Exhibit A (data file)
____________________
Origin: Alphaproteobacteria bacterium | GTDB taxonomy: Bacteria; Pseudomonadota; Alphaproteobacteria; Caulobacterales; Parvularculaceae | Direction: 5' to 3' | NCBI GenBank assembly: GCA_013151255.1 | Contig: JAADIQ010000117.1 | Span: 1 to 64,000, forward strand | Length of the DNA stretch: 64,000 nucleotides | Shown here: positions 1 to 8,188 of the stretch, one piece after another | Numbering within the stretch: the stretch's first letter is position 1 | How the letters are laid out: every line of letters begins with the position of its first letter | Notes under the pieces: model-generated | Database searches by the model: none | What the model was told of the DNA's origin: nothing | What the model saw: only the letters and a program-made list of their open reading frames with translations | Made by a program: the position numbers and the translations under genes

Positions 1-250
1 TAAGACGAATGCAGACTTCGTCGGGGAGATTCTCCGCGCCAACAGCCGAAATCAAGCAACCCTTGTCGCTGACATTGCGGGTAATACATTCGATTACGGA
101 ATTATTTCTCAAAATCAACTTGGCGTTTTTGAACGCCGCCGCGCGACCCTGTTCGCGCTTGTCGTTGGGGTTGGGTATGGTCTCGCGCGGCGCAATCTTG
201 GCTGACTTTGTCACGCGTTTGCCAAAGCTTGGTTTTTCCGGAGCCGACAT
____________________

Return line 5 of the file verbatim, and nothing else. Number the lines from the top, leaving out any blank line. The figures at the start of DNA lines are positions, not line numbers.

201 GCTGACTTTGTCACGCGTTTGCCAAAGCTTGGTTTTTCCGGAGCCGACAT